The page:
I continue to be amazed at the things EPA gets involved in. The Mission Statement of the EPA is to protect human health and the environment. It further contains seven bullet points that expand on this statement and a list of six things that the EPA does to accomplish this including regulation, grants, research and education. To see exactly how long the EPA’s reach is, one only has to enter the EPA web site on the internet.
The EPA web site went through a major redesign in 2005 when it was changed from an office based organization to a subject based organization. According to Rebecca Hedreen, who attended a workshop on the redesign and posted a blog on the subject; at that time the EPA web site contained over 1 million HTML and PDF files, all fully searchable. I could not find current statistics but I would not be surprised to find that there are ten times that many files today. It is also interesting to note that there are links on the EPA home page for versions in Spanish, Traditional Chinese, Simplified Chinese, Vietnamese and Korean. Of course there are mobile apps and social media links as well.
EPA Administrator Lisa P. Jackson has her own Facebook page and her own web site within the EPA website which detail her extensive travels. She made a trip to China in October “to strengthen US-China relations and explore new avenues of cooperation in environmental protection. On Sunday, October 10, she met with the head of China’s Ministry of Environmental Protection, Minister Zhou Shengxian. The meeting came as China and the U.S. celebrate 30 years of partnership under their first environmental protocol. During their meeting, Administrator Jackson and Minister Zhou signed a Memorandum of Understanding reaffirming their historic alliance.” See the EPA web page Strengthening US-China Relations to Better Protect the Global Environment for more information.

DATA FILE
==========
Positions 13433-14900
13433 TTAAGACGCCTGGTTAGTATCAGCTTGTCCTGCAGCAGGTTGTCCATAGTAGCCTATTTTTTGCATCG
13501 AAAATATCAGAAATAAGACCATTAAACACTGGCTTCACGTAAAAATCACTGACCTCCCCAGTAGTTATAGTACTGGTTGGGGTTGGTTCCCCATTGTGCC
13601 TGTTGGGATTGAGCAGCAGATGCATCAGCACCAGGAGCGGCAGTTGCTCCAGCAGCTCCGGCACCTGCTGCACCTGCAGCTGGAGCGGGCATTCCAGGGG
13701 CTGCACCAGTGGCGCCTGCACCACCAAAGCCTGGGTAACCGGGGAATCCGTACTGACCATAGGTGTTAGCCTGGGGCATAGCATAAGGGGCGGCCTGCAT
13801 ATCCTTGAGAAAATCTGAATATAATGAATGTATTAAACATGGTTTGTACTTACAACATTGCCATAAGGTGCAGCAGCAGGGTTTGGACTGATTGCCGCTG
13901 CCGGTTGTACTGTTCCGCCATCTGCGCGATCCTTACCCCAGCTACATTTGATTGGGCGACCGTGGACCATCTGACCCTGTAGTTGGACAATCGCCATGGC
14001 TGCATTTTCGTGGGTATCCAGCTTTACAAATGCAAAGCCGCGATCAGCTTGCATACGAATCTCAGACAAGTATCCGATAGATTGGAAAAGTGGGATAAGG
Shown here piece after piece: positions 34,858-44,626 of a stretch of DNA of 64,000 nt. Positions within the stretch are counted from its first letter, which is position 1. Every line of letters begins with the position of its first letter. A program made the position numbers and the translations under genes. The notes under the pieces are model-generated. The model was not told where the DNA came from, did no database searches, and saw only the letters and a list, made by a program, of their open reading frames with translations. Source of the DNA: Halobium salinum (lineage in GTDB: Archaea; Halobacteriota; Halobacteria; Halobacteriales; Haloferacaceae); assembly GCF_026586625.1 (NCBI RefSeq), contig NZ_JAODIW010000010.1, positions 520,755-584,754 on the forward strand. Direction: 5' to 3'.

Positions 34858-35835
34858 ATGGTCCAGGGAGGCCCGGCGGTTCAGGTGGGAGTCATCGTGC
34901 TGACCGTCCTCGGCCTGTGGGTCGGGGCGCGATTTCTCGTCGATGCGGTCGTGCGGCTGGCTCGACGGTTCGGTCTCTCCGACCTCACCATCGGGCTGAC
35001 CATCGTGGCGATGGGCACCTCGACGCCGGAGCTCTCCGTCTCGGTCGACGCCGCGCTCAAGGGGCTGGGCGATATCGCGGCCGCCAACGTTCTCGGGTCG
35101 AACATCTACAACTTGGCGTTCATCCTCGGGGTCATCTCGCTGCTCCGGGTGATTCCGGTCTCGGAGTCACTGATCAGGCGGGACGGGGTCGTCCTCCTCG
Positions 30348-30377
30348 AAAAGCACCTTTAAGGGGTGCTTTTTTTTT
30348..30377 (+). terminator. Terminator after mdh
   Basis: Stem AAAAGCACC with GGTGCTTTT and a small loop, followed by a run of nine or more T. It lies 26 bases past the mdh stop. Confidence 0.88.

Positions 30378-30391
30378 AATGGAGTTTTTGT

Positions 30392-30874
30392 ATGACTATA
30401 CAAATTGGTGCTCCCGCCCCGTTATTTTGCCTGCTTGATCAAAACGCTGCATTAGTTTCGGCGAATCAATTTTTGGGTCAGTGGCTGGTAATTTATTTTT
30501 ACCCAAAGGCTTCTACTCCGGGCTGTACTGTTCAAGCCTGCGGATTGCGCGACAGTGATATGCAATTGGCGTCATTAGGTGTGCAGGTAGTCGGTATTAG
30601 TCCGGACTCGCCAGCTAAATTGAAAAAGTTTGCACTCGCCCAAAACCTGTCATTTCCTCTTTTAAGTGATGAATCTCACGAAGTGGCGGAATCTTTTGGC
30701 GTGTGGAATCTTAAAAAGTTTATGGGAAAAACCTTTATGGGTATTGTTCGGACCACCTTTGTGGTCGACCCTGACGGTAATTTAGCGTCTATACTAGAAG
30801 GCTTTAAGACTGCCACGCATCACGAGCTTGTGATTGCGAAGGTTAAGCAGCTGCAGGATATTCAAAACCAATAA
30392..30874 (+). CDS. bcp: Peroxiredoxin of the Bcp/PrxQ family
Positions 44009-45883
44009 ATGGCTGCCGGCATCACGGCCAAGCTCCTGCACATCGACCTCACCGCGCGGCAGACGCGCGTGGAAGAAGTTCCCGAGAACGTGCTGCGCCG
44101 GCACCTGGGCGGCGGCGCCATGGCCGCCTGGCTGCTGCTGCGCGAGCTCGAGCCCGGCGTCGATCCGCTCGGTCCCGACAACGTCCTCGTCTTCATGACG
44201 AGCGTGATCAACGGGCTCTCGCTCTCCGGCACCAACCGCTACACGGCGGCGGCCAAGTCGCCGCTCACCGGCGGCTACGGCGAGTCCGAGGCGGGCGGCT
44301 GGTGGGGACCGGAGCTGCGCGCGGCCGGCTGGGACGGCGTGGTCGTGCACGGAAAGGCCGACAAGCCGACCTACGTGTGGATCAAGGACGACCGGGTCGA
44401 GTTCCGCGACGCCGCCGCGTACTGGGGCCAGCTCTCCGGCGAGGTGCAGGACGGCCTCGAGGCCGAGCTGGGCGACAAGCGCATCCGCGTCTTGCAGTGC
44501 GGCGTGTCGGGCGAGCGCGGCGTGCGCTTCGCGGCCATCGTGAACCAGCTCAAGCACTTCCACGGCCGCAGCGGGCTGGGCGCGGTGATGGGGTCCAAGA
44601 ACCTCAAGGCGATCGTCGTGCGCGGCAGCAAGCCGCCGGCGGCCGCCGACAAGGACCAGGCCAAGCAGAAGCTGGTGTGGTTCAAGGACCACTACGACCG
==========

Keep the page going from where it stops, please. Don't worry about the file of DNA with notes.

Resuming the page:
Another example of EPA’s long reach is the Global Alliance for Clean Cookstoves. This public-private alliance was announced in September by EPA Administrator Jackson and Secretary of State Hillary Rodham Clinton. It “addresses one of the greatest threats facing developing countries and their populations — extraordinarily high exposures to toxic smoke from indoor fires and inefficient cookstoves that lead to nearly 2 million deaths each year, primarily in young children and women. The U.S. government pledged $53.32 million over the next five years to support the initiative, with EPA contributing $6 million. “The alliance’s goal is to create the market and distribution conditions necessary for 100 million households to adopt clean cookstoves by 2020.” This is in countries where people rely on indoor fires and inefficient cookstoves to prepare daily meals, causing severe health, economic, and environmental consequences.
The last example I will give would be laughable if it were not developing into such a serious problem in the northeast region of the United States. To help find solutions to the nation’s bed bug problem, the Federal Bed Bug Workgroup is convening a second national summit set for February 1-2, 2011, in Washington, D.C. The summit is open to the public and will focus on ways the federal government and others can continue to work together on management and control of these pests. The first federal bed bug summit was held by the U.S. Environmental Protection Agency (EPA) in April 2009. Since then, EPA has helped organize the Federal Bed Bug Workgroup, which consists of EPA, the Department of Housing and Urban Development, Department of Agriculture, Department of Defense, Department of Commerce, and National Institutes of Health. Information on how to prevent bedbugs can be found on EPA’s website.
If you would like to know more about the long reach of the EPA, start at the EPA Home Page and wind your way through the millions of files available for public perusal. You will quickly see where a portion of your tax dollars are spent. Please comment on what you find.